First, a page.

The Ontario Teachers’ Pension Plan has eliminated its $12.7-billion funding deficit by reducing inflation protection for some of its members, allowing the fund to better deal with market volatility.

Depending on the financial health of the plan, inflation increases for pension credit earned after 2009 will be between 50% and 100% instead of the current 100% adjustment for the cost of living.

According to Teachers’ communications director Deborah Allen, the move gives the pension plan some breathing room in terms of its asset mix to equity, which currently sits well below the average of 60% for comparable Canadian pension funds.

“This allows Teachers’ to build a portfolio with an asset mix that can earn the kind of long-term returns that we need,” she says. “We currently have a 45% asset mix to equity, and now we are able to alter that.”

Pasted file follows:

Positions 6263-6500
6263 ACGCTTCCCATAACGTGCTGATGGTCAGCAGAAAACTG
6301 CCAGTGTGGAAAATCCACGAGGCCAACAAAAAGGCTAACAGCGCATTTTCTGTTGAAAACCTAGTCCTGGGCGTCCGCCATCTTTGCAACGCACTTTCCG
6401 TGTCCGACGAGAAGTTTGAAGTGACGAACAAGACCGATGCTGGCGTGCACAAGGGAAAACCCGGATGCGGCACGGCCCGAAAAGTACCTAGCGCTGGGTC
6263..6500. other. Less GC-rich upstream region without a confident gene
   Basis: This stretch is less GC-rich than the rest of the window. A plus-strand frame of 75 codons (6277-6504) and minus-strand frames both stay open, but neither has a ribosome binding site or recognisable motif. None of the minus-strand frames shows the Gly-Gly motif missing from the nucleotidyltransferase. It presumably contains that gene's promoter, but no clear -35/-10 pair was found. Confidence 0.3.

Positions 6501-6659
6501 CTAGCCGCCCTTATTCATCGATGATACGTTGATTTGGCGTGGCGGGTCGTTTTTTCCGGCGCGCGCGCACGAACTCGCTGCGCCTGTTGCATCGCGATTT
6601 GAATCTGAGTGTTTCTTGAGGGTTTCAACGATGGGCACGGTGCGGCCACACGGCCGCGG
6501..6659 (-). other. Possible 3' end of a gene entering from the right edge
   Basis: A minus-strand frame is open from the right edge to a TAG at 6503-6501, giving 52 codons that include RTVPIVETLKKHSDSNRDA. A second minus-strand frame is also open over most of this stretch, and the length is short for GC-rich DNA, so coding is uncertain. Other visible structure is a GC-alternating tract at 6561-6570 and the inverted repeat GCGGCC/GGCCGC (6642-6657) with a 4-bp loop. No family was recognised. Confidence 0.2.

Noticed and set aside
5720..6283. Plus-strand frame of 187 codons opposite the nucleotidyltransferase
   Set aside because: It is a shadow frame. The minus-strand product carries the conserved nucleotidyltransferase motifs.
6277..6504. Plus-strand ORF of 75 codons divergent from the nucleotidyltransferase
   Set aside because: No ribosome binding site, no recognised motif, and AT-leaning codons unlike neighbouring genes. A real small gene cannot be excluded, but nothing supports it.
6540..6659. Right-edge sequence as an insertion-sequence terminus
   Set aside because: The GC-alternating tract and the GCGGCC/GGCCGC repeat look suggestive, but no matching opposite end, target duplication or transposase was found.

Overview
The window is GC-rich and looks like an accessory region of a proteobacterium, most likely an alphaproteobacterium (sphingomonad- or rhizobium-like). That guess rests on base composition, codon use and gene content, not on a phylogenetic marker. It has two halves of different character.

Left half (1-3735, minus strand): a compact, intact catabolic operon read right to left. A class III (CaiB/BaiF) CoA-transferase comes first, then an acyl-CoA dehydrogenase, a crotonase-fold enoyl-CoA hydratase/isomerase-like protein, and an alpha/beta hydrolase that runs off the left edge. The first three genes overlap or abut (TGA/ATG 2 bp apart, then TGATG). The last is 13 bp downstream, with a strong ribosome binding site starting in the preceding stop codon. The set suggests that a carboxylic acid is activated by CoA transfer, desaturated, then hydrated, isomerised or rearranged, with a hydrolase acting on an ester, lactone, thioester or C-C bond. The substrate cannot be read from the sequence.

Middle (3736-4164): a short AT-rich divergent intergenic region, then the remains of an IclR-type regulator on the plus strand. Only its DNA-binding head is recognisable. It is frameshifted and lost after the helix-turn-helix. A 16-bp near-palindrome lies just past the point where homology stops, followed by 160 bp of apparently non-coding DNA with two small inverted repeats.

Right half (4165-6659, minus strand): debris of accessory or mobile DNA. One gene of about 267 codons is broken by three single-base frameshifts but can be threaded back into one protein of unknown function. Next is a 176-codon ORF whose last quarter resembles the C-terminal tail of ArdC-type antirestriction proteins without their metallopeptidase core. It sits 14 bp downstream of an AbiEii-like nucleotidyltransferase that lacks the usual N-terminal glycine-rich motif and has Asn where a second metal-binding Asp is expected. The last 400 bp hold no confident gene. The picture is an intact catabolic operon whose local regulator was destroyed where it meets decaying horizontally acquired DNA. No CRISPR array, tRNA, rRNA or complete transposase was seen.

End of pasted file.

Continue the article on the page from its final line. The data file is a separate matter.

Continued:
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Allen says the decision was a slow process and was not affected by the credit crisis, but that it will allow the plan to be more nimble in its investments. “What this does is equip us to better deal with the volatility.”

The decision to reduce inflation protection was made by Teachers’ plan sponsors, the Ontario Teachers Federation and the Government of Ontario. An actuarial study and an expert panel were conducted earlier this year, and plan members were polled on the acceptability of the three most likely solutions. Members voted in favour of inflation protection reduction.

The fund has become increasingly risk-averse recently due to a shrinking ratio of working to retired teachers. While there were 10 working teachers for each retiree in 1970, today the ratio is 1.6 to one. This has caused the fund to reduce its exposure to public and private equities to 45% of its asset mix from 65% in 1995.

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